The likeable Italian’s sole WRC win came earlier in the same season, when he scored a historic victory on Rallye Monte-Carlo. He and co-driver Fabrizia Pons registered the first ever success for a World Rally Car at the dawn of a new generation in the sport.
And they did it the hard way, with an inspired selection of hand-cut Pirelli wet tyres for a sodden Sisteron stage (complete with a couple of kilometres of slush and snow on the Col de Fontbelle). That fastest time on the final day’s opening test moved the Subaru Impreza WRC97 into the lead.
And this time, Liatti, an apparently perennial understudy, stepped out of the shadows and into the full force of the spotlight, winning the most famous rally in the world.
Video: One-hit wonder - Piero Liatti
Not far from Casino Square, where Italian fans celebrated long into the night, Liatti had come close to breaking his duck just months earlier when he narrowly lost a Sanremo win to Colin McRae.
Typically, Liatti was entirely accepting of the result. “Colin was faster,” he said with a shrug.
Same place a year on and Liatti’s demeanour wasn’t quite so relaxed. He and Pons were just a second behind McRae and Nicky Grist on the eve of the final day. Liatti retook the lead and chose to pull over for five seconds at the end of the last stage.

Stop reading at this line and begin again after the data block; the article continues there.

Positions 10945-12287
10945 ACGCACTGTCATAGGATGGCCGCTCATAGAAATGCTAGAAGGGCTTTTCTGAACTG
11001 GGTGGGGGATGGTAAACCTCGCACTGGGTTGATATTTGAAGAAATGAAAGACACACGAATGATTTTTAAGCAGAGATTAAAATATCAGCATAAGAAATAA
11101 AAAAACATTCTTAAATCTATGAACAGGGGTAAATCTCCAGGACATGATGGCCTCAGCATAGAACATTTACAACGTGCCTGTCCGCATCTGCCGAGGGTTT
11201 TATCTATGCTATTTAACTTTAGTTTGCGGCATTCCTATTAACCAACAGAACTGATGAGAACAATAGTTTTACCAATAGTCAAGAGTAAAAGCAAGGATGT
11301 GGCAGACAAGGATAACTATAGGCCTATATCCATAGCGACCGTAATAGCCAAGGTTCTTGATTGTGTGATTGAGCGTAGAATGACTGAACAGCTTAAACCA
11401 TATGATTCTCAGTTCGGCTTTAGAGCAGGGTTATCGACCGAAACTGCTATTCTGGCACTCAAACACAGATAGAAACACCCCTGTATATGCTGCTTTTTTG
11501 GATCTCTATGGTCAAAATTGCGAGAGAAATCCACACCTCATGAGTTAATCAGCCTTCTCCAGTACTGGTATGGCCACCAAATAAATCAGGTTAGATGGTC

That wasn’t enough, they’d still won by four seconds, forcing a late check-in and 10sec penalty to hand the victory to the McRae.
As you might expect, the crowd gathered in Sanremo for the finish weren’t entirely appreciative of McRae’s win.
The Scot dealt with a tricky situation entirely sympathetically, helped no doubt by feeling he’d been in that very situation when Subaru team orders went against him and in the way of Carlos Sainz a couple of years earlier in Catalunya.
After another season with Subaru, which included another second place on his home round, Liatti moved to Seat, Ford and Hyundai where he drove part-programmes focused mainly on asphalt rounds.
Photographs by Prodrive